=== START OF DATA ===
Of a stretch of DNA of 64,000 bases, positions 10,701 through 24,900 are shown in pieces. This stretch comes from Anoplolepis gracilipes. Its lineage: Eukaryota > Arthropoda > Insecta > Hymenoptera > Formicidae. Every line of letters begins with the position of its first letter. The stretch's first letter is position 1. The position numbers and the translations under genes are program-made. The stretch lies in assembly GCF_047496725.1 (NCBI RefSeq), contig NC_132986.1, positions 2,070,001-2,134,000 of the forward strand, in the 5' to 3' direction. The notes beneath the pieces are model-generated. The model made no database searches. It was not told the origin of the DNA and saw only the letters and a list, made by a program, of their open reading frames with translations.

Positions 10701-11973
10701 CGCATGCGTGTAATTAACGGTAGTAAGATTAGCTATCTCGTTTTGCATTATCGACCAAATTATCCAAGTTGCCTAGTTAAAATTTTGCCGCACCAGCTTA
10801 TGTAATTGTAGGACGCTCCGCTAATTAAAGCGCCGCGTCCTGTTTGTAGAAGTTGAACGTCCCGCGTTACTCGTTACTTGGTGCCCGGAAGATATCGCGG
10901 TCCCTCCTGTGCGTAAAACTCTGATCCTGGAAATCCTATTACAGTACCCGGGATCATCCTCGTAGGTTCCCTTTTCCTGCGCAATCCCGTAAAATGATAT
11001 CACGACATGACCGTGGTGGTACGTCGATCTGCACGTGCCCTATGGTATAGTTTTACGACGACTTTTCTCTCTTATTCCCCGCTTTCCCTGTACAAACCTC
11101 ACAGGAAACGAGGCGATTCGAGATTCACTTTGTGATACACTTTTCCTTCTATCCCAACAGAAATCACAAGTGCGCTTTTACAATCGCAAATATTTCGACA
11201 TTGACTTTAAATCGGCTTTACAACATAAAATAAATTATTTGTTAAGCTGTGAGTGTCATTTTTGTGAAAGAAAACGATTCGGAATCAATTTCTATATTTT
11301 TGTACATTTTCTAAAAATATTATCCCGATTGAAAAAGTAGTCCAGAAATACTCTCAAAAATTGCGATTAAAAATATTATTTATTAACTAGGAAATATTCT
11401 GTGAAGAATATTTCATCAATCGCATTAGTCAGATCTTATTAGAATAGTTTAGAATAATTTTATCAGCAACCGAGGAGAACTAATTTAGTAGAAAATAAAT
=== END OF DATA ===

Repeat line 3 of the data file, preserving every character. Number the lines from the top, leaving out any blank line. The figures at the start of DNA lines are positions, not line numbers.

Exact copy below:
10701 CGCATGCGTGTAATTAACGGTAGTAAGATTAGCTATCTCGTTTTGCATTATCGACCAAATTATCCAAGTTGCCTAGTTAAAATTTTGCCGCACCAGCTTA